Tomatoes: The Fruits and Labors of My Love

jetomsI think just about everyone loves tomatoes. Every time I mention to someone that I grow tomatoes in my garden they immediately turn a little green with envy. Tomatoes are really a labor of love. Some years the bounty is great and in others you're lucky to pick just a few. Last year there was the blight and this summer it's blossom end rot due to the extreme variations in heat. Luckily my tomatoes haven't been affected by that but since I am growing them organically, I do often find a critter who has made a home inside one of my prized possessions. I guess that just shows I'm not the only one who loves them.

This year I'm growing heirlooms for the first time. I collected seeds from my favorite specimens last year to grow this crop. All plants were babied from seed. They all seem to be doing well, but heirlooms have their own peculiarities including odd shapes, split skins, and areas with russeting or blemishes. Nut I would rather tend to them than grow the supermarket hybrids, which tend to look more like plastic. Though I do like a beefsteak tomato now and then. I don't even bother growing plum tomatoes because I can't get them any better than the canned San Marzano variety from Italy, where the weather and terroir is optimal for growing them. But so far my soil has given me a pretty nice colorful collection.

I cannot imagine summer without tomatoes. The juiciness, sweetness, and acidity all culminate in one delicious vegetable or fruit? Botanists define fruit as ovaries bearing the seeds of flowering plants. So, yes, tomatoes are fruits. That's even if we almost always enjoy them in savory applications, they are after all sweet and juicy, much more like a fruit than say a turnip? By U.S. law though, they are considered vegetables due to a decision to impose a duty on vegetables in 1893 when the Supreme Court decided to include tomatoes in that tariff. So tomatoes are officially vegetables in this country. Maybe that's why the USDA considers ketchup a vegetable along with French fries for balanced school lunches.

jetoms2In Europe tomatoes are considered fruits. And they have been a pretty popular fruit since the 16th century when they first showed up on ships coming back from the Americas. Tomatoes originally came from the New World, specifically South America. Corn, peppers, and potatoes also originated from the Americas. These vegetables made it to the Old World as a result of Spanish exploration. At first many thought tomatoes were poisonous, which is what they thought of the entire nightshade family, which tomatoes and eggplant belong to. It took a while for them to be eaten and enjoyed in cooking.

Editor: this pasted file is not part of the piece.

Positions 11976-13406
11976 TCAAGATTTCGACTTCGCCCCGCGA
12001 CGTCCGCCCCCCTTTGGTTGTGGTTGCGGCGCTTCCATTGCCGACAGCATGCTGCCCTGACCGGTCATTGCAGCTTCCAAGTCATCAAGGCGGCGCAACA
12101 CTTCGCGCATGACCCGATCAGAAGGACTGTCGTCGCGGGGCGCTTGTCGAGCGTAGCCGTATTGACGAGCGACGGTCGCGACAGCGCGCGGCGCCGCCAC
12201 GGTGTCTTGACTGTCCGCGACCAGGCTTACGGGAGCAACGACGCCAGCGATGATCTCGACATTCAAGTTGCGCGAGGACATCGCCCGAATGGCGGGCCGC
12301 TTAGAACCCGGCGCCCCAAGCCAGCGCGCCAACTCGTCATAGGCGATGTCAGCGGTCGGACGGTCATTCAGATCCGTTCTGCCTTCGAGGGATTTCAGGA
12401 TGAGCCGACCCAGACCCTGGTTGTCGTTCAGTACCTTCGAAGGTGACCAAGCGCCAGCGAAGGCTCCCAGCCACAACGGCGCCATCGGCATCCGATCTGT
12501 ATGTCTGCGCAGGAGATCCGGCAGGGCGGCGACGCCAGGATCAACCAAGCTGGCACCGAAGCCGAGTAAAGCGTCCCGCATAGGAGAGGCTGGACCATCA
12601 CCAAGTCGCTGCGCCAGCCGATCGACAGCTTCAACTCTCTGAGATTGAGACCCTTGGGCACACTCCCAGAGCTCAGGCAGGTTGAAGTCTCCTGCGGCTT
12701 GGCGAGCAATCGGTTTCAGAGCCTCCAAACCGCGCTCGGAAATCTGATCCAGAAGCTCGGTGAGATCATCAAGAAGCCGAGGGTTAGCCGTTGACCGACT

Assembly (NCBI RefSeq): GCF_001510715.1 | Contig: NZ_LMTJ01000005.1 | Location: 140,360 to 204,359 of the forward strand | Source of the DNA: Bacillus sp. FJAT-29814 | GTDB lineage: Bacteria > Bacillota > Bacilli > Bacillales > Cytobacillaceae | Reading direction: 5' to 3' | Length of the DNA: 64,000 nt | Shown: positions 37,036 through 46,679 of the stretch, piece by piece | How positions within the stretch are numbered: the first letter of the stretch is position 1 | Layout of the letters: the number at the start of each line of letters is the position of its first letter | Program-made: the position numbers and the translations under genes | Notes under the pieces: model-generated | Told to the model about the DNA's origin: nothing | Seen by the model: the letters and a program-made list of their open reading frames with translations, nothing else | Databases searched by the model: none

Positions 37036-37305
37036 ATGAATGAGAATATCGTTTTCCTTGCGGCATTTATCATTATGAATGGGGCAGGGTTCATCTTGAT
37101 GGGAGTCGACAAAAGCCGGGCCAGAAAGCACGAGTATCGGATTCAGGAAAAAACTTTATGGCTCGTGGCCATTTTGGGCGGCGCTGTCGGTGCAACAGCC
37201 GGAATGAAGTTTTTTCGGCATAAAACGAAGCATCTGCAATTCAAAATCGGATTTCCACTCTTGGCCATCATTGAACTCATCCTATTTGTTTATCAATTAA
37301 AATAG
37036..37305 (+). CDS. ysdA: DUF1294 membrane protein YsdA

Tomatoes were already being enjoyed in Spain, but in France it took some clever marketing to make them sell. A clever marketing guru originally coined tomatoes pommes d'amour or apples of love, claiming that the fruit was an aphrodisiac. I guess so. After all they're mostly blood red and juicy. A fruit to excite deep-seated lust and passion? Eventually tomatoes spread to Italy and sauce was born. But can you imagine if tomatoes didn't make it to the Old World? What we would do without tomato sauce? Our pizzas and pastas would be vastly different.

So thank goodness for tomatoes. Our world cuisines would never be so good without them. And our summers could never be so enjoyable without juicy tomatoes freshly picked from the vine. That is all I need to enjoy them. Or if I'm in the mood a little salt and olive oil drizzled on some thinly sliced red fruit.

Heirloom Tomato Salad

2 pounds heirloom tomatoes of various kinds
coarse sea salt
freshly ground black pepper
extra-virgin olive oil
red-wine vinegar
handful basil leaves

Core tomatoes and cut 1/4-inch thick slices.

On a large platter, lay tomato slices overlapping. Season each slice with salt and pepper. Drizzle with about 3 to 4 tablespoons of olive oil and of vinegar.

Gather basil leaves together and roll into a cigar shape. Slice crosswise into very thin ribbons. Sprinkle over tomatoes. Serve salad immediately. Yield: 4 servings.


Joseph Erdos is a New York–based writer and editor, but above all a gastronomer and oenophile. He shares his passion for food on his blog, Gastronomer's Guide , which features unique recipes and restaurant reviews among many other musings on the all-encompassing topic of food.